A Promise is a Promise?: The Sunday of All Saints

Heb 11:33-12:2; Job 1 and 42; Ex 20:12; Deut 6:3; Ps 119:50; Lk 1: 7 and 24:49

The end of the passage in Hebrews concerning the cloud of witnesses is so important that we read it liturgically several times a year—we hear it both as we begin Lent, and as we cap Pascha and Pentecost on All Saints.  Let us listen yet again to Hebrews 11:33-12:2:

[Let us remember those] who through faith subdued kingdoms, enacted righteousness, obtained promises, stopped the mouths of lions, quenched the violence of fire, escaped the edge of the sword, out of weakness were made strong, became valiant in battle, turned to flight the armies of the aliens. Women received their dead raised to life again. Others were tortured, not accepting deliverance, that they might obtain a better resurrection. Still others had trial of mockings and scourgings, yes, and of chains and imprisonment. They were stoned, they were sawn in two, were tempted, were slain with the sword. They wandered about in sheepskins and goatskins, being destitute, afflicted, tormented –  of whom the world was not worthy. They wandered in deserts and mountains, in dens and caves of the earth. And all these, having obtained a good testimony through faith, did not receive the promise, God having provided something better for us, that they should not be made perfect apart from us. Therefore we also, since we are surrounded by so great a cloud of witnesses, let us lay aside every weight, and the sin which so easily ensnares us, and let us run with endurance the race that is set before us, looking unto Jesus, the author and finisher of our faith, who for the joy that was set before Him endured the cross, despising the shame, and has sat down at the right hand of the throne of God.

No doubt we read this passage frequently because it has much to teach us.  Within it we find treasures concerning Christ, the relationship of the Old and New Testaments, the Church, and living faithfully in Christ. We also find some mysteries to contemplate.  Perhaps, for example, you noticed what seems to be an inconsistency.  We hear about those who “obtained promises” under the Old Covenant, but are also told that “they did not receive the promise.” Here it appears that, despite the old saying, a “promise” is not “a promise”:  or, rather, “promises” are not “THE promise.”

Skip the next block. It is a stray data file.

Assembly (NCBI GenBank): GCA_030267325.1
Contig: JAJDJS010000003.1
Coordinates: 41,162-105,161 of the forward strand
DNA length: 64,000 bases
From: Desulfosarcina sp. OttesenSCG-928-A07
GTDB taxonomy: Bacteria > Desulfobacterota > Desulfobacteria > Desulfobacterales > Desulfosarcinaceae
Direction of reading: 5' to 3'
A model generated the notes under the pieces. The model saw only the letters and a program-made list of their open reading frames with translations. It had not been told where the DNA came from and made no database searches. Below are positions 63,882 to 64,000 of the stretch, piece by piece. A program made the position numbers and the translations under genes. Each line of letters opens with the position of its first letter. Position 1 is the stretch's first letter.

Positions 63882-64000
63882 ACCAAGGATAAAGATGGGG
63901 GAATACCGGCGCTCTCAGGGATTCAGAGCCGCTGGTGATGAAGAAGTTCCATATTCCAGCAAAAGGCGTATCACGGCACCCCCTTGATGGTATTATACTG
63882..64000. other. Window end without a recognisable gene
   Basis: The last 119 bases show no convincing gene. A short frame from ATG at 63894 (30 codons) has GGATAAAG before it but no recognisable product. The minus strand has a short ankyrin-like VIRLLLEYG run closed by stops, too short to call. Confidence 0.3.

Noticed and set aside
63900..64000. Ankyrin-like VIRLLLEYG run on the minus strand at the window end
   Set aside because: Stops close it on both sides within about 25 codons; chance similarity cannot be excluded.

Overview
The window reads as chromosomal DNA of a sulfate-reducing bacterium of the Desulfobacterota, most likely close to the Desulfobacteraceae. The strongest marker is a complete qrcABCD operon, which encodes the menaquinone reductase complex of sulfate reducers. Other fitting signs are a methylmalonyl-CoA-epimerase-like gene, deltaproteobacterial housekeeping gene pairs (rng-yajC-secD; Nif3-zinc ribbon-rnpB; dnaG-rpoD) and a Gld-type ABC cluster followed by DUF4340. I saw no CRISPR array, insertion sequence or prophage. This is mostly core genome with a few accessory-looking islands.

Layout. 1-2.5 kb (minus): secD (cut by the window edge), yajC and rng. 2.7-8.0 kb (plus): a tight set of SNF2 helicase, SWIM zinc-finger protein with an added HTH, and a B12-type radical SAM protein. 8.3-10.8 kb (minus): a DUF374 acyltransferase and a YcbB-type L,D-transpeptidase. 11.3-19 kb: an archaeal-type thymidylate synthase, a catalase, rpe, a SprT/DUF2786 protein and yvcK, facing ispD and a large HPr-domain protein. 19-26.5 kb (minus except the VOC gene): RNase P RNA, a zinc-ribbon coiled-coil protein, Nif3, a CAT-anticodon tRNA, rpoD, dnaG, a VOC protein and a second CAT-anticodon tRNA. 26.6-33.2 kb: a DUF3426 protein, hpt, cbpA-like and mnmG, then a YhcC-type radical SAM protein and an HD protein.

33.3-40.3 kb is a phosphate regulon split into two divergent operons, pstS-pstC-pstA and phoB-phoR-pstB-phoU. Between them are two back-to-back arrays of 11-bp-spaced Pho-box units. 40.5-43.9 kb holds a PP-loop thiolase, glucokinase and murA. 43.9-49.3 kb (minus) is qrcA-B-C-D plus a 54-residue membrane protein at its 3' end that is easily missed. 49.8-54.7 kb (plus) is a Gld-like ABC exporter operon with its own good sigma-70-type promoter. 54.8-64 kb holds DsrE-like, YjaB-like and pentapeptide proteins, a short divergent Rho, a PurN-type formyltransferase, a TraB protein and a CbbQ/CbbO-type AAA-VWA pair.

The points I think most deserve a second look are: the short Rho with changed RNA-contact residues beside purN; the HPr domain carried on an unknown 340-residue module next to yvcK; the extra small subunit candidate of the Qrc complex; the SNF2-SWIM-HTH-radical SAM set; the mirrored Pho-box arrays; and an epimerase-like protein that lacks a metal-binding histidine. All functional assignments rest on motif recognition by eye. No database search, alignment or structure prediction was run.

The passage begins with a description of the faithful who were strong, and lived what we could consider victorious lives in God’s grace, even to the point of stopping the mouths of lions!  It is of these that the letter says, that some “received promises.”  And they did, didn’t they?  Abraham received a land, and Isaac, the children of Israel received the promised land, Elisha raised a son for the distraught widow.  Many of them received the promises of a fruitful and happy life when they lived, as well as they could, according to God’s will.  That kind of physical happiness was even enshrined in the commandments: “Honor your father and your mother, that your days may be long in the land that the LORD your God is giving you” (Ex 20:12).   And Moses, in giving the commandments, enjoins the Hebrews, “Hear therefore, O Israel, and be careful to do them, that it may go well with you, and that you may multiply greatly, as the LORD, the God of your fathers, has promised you, in a land flowing with milk and honey” (Deut. 6:3).  God’s natural blessing was understood to be contingent upon the loyalty of the people, and  so it was not surprising that in those days folks assumed that disaster came upon those who were ungodly.

Think for a moment about Job.  The story begins with a godly father, who even sacrifices on behalf of his adult children, in case they have committed unwitting sin:  he is the epitome of God’s blessing, possessing lands, animals, a perfect family.  Here, in the opening scene, is the OT equivalent of the family with 2.2 children, a successful breadwinner, and a cosy house with a lovely white picket fence.  Of course, as we read on, we come to know something that those living around Job did not—life and success are more complex than anyone imagines.  For affliction and illness do not simply visit the ungodly.  In fact, sometimes they come to a person (like Job) BECAUSE he or she is godly.

So Job begins by personifying the human being who has received God’s promises of bounty.  He then, for mysterious reasons, becomes an object lesson concerning suffering and faithfulness, and passes the test just about as well as any person could—though not perfectly, because, as he explains later, he had never actually seen God, only heard about him.  Yet, he does not curse God, but holds on to hope, looking to something that he knows internally must be God’s true promise, a promise of deliverance: “For I know that my Redeemer lives, and at the last he will stand upon the earth” (Job 19:25).

In this dreadful experiment between Satan and God, Job has moved from one who “receives” natural promises to one who hopes against hope that the one promise he needs will be fulfilled.   This verse stands luminously in the midst of the text, even before God condescends to meet with Job personally and (sort of!) sort things out.  We never hear any more about it in the story.  In fact, the story, after God’ mind-blowing encounter with Job, finishes much more sedately, without another word about this Redeemer to come.  This is the dramatic resolution, as God speaks to the faithless friends of Job and sets them straight: